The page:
For a writer like Phillip Lopate, with his deep commitment to the essay as a literary form, any piece of journalism -- a film review, a profile of a director or another critic, even a summary-style "film festival roundup" -- is a chance to practice the higher calling of his art. And for an essayist as committed to personal disclosure as Lopate is, every gathering of essays into a book is an opportunity to smuggle another chapter of his own autobiography into the hands of readers. In "Totally, Tenderly, Tragically," we see Lopate occasionally stumble at the task of making art in the form of journalistic assignments, while succeeding spectacularly at making the collection more, much more, than the sum of its parts.
Lopate is right to call his filmgoing a lifelong love affair. He's a passionate advocate for the films and directors he adores, foreign directors such as Visconti, Mizoguchi, Ozu and Godard in particular. In "Memories," the first section of the book, he shares with the reader the development of his tastes, evoking the early highs and spectacular disappointments of his dawning infatuation with film. What's most striking, however, is how tireless and devoted a lover he remains. Lopate in his 50s is still devouring new films with the same intensity he did his earliest discoveries, a fact that struck this younger, more fickle reviewer first as chastening, then inspiring. (On Lopate's recommendation I've already watched three of the contemporary Iranian director Abbas Kiarostami's films -- they're wonderful.)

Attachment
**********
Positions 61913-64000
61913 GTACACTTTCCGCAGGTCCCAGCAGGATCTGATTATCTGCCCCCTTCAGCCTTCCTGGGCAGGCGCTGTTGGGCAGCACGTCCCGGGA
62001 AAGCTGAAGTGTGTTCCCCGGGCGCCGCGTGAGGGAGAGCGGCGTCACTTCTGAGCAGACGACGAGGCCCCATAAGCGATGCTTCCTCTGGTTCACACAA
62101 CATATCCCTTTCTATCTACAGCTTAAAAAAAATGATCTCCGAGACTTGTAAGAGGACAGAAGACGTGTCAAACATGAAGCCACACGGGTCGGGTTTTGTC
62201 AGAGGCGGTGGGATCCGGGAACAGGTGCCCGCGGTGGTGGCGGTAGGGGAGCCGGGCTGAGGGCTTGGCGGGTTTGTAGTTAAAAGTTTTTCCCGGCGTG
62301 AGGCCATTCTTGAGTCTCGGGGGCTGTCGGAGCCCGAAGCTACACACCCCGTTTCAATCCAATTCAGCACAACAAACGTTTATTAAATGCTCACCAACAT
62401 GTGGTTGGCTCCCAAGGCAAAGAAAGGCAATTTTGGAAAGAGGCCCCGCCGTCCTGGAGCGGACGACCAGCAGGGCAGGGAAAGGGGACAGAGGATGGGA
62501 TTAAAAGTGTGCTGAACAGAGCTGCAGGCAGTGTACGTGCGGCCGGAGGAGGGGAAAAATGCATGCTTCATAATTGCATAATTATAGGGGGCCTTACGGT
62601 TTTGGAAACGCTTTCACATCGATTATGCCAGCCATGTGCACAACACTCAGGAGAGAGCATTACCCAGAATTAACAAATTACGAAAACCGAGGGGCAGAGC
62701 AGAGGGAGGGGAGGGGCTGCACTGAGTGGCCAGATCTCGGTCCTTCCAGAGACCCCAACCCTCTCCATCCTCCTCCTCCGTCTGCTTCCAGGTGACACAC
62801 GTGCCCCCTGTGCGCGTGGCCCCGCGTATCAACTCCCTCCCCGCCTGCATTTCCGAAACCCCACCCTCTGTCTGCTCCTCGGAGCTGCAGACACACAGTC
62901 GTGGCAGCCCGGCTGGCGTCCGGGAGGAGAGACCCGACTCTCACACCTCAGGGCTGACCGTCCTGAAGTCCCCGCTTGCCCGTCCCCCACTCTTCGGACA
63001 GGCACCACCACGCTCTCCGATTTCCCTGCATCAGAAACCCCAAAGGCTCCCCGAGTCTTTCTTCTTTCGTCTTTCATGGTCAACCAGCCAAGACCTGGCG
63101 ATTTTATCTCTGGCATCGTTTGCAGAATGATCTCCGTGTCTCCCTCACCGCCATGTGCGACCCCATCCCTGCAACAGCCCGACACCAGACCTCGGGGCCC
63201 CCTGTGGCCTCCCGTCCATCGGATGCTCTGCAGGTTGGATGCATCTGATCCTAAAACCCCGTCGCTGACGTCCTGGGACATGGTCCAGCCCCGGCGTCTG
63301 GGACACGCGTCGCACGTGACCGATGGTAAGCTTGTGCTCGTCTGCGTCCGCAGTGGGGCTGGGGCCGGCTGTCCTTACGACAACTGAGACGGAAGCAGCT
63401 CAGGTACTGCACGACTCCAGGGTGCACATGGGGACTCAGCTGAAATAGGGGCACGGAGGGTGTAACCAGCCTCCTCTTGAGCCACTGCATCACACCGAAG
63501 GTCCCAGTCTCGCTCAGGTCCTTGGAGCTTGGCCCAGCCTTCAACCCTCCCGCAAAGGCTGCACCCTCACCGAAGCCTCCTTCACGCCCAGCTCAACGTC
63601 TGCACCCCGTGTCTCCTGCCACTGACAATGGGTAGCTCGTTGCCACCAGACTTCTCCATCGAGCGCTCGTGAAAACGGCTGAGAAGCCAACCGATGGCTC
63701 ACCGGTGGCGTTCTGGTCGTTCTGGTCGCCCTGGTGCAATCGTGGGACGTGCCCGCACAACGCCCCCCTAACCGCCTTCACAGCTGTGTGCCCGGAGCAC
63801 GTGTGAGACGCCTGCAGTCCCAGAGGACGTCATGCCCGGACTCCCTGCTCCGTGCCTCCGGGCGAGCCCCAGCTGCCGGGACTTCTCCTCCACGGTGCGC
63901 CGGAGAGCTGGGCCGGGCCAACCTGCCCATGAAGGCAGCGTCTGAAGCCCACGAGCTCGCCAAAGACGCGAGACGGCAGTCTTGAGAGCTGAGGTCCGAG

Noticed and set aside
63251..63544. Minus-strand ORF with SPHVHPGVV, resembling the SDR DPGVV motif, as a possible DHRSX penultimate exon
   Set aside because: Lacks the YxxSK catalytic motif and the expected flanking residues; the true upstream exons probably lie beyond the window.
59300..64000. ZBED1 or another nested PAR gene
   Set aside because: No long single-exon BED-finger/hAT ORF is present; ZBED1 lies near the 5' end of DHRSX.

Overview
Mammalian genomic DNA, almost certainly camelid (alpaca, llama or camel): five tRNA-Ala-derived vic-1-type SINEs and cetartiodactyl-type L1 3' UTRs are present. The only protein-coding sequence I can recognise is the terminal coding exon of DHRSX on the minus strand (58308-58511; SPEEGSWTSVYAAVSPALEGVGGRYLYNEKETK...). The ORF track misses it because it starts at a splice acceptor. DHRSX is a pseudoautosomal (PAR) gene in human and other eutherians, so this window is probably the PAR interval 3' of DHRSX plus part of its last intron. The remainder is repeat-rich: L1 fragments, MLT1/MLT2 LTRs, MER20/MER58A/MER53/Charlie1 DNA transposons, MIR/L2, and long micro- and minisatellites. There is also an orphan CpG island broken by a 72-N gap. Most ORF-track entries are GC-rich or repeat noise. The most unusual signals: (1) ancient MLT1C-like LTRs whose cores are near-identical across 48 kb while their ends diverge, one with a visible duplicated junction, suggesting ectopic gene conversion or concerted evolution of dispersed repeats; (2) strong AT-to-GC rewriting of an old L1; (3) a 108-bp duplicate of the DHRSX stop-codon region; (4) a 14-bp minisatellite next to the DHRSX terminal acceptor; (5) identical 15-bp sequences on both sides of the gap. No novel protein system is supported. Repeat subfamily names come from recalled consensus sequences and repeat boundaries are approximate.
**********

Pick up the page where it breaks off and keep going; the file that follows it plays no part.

A handful of the pieces here seem time-bound or incidental; a few are made lopsided by Lopate's friendship with their subjects or by a relative lack of critical rigor. A long defense of a minor Jerry Lewis film, written when Lopate was 23, seems comically disproportionate, if only because no one is arguing much about Lewis anymore. Blandly earnest directors like Sidney Lumet and John Sayles are perhaps treated too generously. And a rant about the "dumbing-down" of American movies descends too much into crotchety generalities. Yet in almost every case Lopate knows these failings full well, as he makes clear in a series of reflective postscripts to the essays -- which themselves become a key element in the book. The result is a kind of turning of time's prism to shed new light, and the filtering of that light through and between the essays collected here has a magical effect. And paradoxically, it's precisely the fallibility of a few of these essays on their own that makes the book such a tour de force of Lopate's art. In gathering apparently disparate and occasional writings into a kind of sly autobiographical whole, "Totally, Tenderly, Tragically" is a typically Lopatian success.